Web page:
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Cultivating Club Leaders

How to find leaders and encourage members to jump in.

By Peggy Beach, DTM

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In the coming weeks, Toastmasters clubs all over the world will begin looking for officers for the 2020-2021 program year. The first question many nominating committees must answer is, “How do we convince members to begin a leadership journey?”

If the club experience is the heart of a Toastmasters member’s experience, then the club leaders are the pulse that keeps the heart beating. The roles vary in terms of time, experience, and skill sets. (Hint: Being President isn’t necessarily the most time-consuming role.) In addition to the President, clubs need a Vice President Education, Vice President Membership, Vice President Public Relations, Treasurer, Secretary, and Sergeant at Arms. The Club Leadership Handbook can help members and nominating committees have a better idea of what the roles entail.

There are many reasons members may be reluctant to become club leaders —some say they don’t have time; others don’t have interest. Many people join Toastmasters with an initial focus on becoming better public speakers rather than better leaders.

In reality, joining the club leadership team is one of the best ways to develop the confidence needed to become a better speaker.

Spotting Potential Leaders

Knowing what makes a good leader and unmasking that potential in others—particularly those who may not see themselves in that role—is a key skill current club officers would do well to develop.

In a June 2016 Toastmaster magazine article, World Champion Public Speaker Dana LaMon, DTM, points out that a potential club leader is someone who is in motion. He explains, “The member who sets and achieves goals, tries new projects, and/or takes on new roles is showing signs of leadership.”

“Openness to personal growth is vital for a club leader.”

—Joel Palachuvattil, DTM

Joel Palachuvattil, DTM, of Baltimore, Maryland, who started as Vice President Education for his club and is now involved at the District level, agrees, saying that club leaders need to first and foremost look for members who are open to personal growth.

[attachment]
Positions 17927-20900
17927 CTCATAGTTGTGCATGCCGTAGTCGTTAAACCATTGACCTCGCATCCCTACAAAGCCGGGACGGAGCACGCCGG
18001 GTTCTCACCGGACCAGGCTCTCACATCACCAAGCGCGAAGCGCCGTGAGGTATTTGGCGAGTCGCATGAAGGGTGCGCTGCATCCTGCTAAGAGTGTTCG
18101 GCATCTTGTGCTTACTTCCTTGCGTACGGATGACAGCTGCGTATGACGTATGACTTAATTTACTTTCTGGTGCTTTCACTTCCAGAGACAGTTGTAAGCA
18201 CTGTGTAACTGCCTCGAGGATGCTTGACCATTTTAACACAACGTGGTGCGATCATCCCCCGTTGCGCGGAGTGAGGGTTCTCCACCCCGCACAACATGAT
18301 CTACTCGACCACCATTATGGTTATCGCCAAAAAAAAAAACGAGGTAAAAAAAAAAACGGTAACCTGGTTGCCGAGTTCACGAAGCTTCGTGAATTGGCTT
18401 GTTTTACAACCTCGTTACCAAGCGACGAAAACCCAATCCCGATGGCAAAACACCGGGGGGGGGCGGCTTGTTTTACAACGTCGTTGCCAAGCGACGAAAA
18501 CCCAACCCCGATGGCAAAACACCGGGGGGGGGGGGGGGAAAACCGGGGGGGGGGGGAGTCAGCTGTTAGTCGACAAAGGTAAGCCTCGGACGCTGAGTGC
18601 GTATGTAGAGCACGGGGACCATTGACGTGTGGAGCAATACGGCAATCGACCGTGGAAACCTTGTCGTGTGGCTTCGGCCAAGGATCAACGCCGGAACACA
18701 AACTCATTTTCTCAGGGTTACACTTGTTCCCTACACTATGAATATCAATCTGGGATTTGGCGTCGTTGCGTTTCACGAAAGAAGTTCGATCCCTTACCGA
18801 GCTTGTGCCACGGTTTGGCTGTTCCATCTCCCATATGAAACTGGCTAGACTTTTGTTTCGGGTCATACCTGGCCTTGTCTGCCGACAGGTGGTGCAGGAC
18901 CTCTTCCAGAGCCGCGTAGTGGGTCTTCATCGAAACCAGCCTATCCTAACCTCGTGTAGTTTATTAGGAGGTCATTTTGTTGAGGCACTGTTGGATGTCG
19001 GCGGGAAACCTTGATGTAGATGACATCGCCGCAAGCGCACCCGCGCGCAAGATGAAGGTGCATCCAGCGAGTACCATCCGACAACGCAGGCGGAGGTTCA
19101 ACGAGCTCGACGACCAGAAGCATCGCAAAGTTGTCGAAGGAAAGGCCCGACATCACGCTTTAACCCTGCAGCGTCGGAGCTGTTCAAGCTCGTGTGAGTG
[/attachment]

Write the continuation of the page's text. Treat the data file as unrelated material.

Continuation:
“Other characteristics come to mind, such as being able to handle stress or being able to listen to people’s criticisms. However, I think those are qualities that a leader can develop over time, so long as they are open to growth,” he says. “Openness to personal growth is vital for a club leader. I believe that this leads to a desire to help others grow.”

Charles S. Gates, DTM, of Toano, Virginia, has been a club Vice President Membership and Secretary. He feels being positive is an important goal for club officers. “Openness to new ideas and to criticism is important,” he says. “There will be days that deserve a do-over—when things didn’t quite go the way you hoped they would. However, when you walk into your Toastmasters meeting, no one needs to know this. Keep a positive, upbeat attitude and keep it moving. Negativity likes company. Don’t invite it to the club.”

Other signs to look for, says LaMon, are members who smile, show humility, and are inquisitive.

Encouraging Leaders

When talking to potential club leaders, point out how Toastmasters leadership can build confidence.

“For those who want to develop their leadership skills but don’t have an opportunity in other settings (e.g., the workplace), being a club leader is the perfect place. It is low-risk, and your club members are there to support you,” says Palachuvattil.

Gates agrees, saying he believes in being transparent when explaining each club leadership role. “What I share about Toastmasters to a club prospect is the confidence-building benefit. I make it clear that the only way that your confidence is built is through participation. When recruiting leaders, I take it a step further by explaining the role in detail. I assure them that this journey can be life changing,” he says.

One of the benefits of stepping into a club officer role is the amount of support you receive, from members and from World Headquarters. Districts offer club officer training twice a year to help with the transition, and there is an array of training resources online.

When Michael Notaro, Past International President, spoke about leadership at the 2019 Toastmasters International Convention, he specifically addressed the level of support club leaders receive from fellow Toastmasters.

“In Toastmasters, every leadership position serves on a team,” he said. “Every leader will have fellow members there to support them on their journey as they search for their calling. Remind members that their team wants to see them succeed and will be there to support them in their efforts.

Cindy Cannon, DTM, of Atlanta, Georgia, is a past Region 8 Advisor and says members are cheating themselves if they don’t think they have time to become a club leader.

“[By taking on a leadership role], you enhance your skills and become an overall better person and a better leader, and it will change your career. It enhances your skills, and by learning time management, you are kicked up to a higher level.”

Clubs have the ability to change people’s lives, and Palachuvattil encourages new club officers to ensure the club remains vibrant for others. “The club that I first joined existed because of all of the members before who took care of it and kept it going. That is a debt to my predecessors that I pay by being a good steward of the club in the present so that I can pass the club on to future members,” he says.

Editor’s Note: For more details on club officer roles and strategies for success, refer to the Club Leadership Handbook.

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